Discover how far last year’s M&A buyers were willing to go above the publicly traded share value with their offers. View a list of the five highest premiums offered for M&A transactions announced in 2017. Read more >>
Professor Aswath Damodaran (New York University Stern School of Business) has released new data posts and data sets updated for 2017 related to valuation and the cost of capital, including historical stock returns, implied equity risk premiums, country risk premiums, and more. Read more >>
The Delaware Court of Chancery recently cut short a challenge to a going-private merger when it dismissed the plaintiffs' complaint. The plaintiffs unsuccessfully argued the defendants breached their fiduciary duties when they favored the controller's lower bid over a third-party bidder's higher offer.
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The accounting, valuation, and legal professions are hard at work to defeat the Treasury Department's proposed Section 274 regulations. The new regs would curtail, if not entirely eliminate, valuation discounts in family-controlled entities. Read more >>
A number of leading valuation experts have called for the profession to speak with one voice and eliminate the confusion over the use of discounts. One valuation expert offers up some nomenclature and—more importantly—a framework that he hopes will help with this thorny issue.
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Shannon Pratt, Roger Grabowski, Jim Hitchner, Nancy Fannon, and the Honorable Judge David Laro of the Tax Court are just a few of valuation thought leaders dubbed by NACVA as “industry titans” who gave presentations at the organization’s 25th anniversary conference in San Diego Read more >>
The parties retained a sole appraiser, whom they both knew from past appraisals he had done of the company. Prior to formally engaging the appraiser, in a court hearing, both sides broached the issue of whether it was appropriate to apply a minority discount in valuing the plaintiff's shares. The court declined to weigh in on the subject, but told the parties the minority discount issue should form “part of the discussion” they needed to have over the valuation methodology. Read more >>
John Finnerty (Alix Partners) has developed a new version of his average-strike put option DLOM model that can be generalized to accommodate a restriction period of any particular fixed length. He presented the new model during a BVR webinar and asked the audience for comments and suggestions. He would also like some real data for testing purposes. Read more >>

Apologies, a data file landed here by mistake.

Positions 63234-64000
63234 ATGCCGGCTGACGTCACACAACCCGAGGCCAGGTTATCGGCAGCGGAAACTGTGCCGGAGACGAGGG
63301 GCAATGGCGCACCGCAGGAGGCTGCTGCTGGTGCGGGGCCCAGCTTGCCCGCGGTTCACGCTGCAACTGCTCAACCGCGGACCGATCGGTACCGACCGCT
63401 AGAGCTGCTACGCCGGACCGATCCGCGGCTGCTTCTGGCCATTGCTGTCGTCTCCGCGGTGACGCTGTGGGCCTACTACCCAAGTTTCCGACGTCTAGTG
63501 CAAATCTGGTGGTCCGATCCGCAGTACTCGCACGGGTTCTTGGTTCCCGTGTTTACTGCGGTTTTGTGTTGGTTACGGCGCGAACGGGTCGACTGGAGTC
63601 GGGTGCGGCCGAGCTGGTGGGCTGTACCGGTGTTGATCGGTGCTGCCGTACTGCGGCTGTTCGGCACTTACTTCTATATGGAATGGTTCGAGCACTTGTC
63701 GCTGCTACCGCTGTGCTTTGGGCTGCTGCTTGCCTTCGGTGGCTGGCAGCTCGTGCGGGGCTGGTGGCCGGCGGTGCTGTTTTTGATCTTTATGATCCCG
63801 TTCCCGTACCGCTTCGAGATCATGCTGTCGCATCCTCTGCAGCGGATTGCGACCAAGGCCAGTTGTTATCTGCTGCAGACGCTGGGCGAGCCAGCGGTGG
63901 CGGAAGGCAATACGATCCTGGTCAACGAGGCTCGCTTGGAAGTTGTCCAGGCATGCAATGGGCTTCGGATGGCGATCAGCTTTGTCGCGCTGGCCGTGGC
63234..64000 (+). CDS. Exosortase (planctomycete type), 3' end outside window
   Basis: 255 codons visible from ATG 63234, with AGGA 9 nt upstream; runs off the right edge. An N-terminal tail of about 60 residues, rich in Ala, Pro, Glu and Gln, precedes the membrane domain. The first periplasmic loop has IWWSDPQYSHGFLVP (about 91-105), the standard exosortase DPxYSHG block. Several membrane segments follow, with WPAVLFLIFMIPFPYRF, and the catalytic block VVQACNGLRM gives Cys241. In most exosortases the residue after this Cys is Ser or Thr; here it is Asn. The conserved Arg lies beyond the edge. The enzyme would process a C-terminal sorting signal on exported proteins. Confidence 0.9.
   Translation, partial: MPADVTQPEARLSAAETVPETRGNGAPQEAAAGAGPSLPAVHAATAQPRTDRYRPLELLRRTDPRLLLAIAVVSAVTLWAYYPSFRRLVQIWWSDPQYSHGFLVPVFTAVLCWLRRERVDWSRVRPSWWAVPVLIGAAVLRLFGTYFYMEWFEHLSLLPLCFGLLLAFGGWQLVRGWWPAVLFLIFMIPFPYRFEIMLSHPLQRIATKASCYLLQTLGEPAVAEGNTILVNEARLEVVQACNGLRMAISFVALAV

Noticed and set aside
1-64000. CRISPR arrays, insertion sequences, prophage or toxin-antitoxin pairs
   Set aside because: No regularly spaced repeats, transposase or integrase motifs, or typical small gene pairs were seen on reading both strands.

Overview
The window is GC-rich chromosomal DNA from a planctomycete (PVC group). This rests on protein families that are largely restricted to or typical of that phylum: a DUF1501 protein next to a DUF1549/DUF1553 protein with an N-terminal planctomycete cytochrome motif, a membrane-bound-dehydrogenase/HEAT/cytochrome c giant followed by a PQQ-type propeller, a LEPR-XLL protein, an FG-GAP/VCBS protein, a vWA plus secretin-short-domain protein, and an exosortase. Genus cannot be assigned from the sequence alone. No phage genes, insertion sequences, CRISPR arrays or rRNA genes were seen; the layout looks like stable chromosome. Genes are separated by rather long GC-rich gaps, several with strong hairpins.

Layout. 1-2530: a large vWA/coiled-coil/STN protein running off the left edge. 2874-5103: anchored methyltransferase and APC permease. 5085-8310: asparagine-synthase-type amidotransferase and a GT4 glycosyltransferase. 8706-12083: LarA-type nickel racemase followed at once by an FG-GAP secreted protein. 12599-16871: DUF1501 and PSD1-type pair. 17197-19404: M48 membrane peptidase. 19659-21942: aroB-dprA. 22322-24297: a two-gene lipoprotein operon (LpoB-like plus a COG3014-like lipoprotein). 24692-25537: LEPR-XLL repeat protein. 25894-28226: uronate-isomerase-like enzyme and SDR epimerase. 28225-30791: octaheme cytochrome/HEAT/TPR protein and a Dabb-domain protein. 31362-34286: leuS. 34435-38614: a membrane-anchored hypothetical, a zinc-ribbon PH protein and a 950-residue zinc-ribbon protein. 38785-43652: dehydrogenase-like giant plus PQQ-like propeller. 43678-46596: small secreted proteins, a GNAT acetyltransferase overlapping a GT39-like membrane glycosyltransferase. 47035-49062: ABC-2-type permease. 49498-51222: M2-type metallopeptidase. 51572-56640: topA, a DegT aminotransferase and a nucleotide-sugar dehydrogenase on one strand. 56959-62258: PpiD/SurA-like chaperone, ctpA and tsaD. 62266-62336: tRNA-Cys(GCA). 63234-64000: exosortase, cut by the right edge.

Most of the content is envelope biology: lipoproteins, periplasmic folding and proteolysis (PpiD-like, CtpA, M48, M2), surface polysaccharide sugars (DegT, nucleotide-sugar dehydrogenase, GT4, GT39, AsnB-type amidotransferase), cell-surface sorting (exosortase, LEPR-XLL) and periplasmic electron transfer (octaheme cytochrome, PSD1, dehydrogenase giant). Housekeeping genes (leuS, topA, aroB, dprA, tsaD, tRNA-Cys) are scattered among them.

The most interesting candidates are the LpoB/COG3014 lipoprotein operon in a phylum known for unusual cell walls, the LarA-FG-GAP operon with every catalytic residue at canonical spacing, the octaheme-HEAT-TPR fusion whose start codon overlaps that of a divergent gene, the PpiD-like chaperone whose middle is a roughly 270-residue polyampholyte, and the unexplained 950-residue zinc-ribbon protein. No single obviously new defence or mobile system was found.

The case featured experts whose professional backgrounds and valuation approaches could hardly be more dissimilar. Their value determinations were light-years apart. In trying to make sense of the conflicting testimony and achieve a plausible and fair result, the court decided it could not totally trust either valuation. Although it adopted the defense expert's valuation, it made two consequential changes to it. One was getting rid of the expert's admittedly high and insufficiently explained 35% discount for lack of marketability. Read more >>
A prior post that highlighted the article “NY’s Unfair Application of Shareholder-Level Marketability Discounts,” written by Gil Matthews and Michelle Patterson (both with Sutter Securities) has sparked calls for the BV profession to speak with “one clear voice” on this issue. Read more >>
A "new note" in the hotly debated NY DLOM issue was sounded in an article in the January issue of Business Valuation Update. In the article, “NY’s Unfair Application of Shareholder-Level Marketability Discounts,” Gil Matthews and Michelle Patterson (both with Sutter Securities) write that New York “stands alone in that it favors (and some lower courts believe requires) the imposition of a marketability discount on dissenting shareholders in fair value determinations. There is broad consensus that DLOMs should seldom, if ever, be permitted in appraisal or oppression cases.” Read more >>
The parties' most recent fight focused on whether the prevailing expert's DCF analysis embedded a marketability discount to account for illiquidity. If not, the trial court had to decided what the appropriate DLOM rate was. The plaintiff-selling shareholder argued in favor of a zero DLOM, the defendants-buying shareholders presented an expert valuation that specified a 35% DLOM, based on the expert's use of a market approach. Read more >>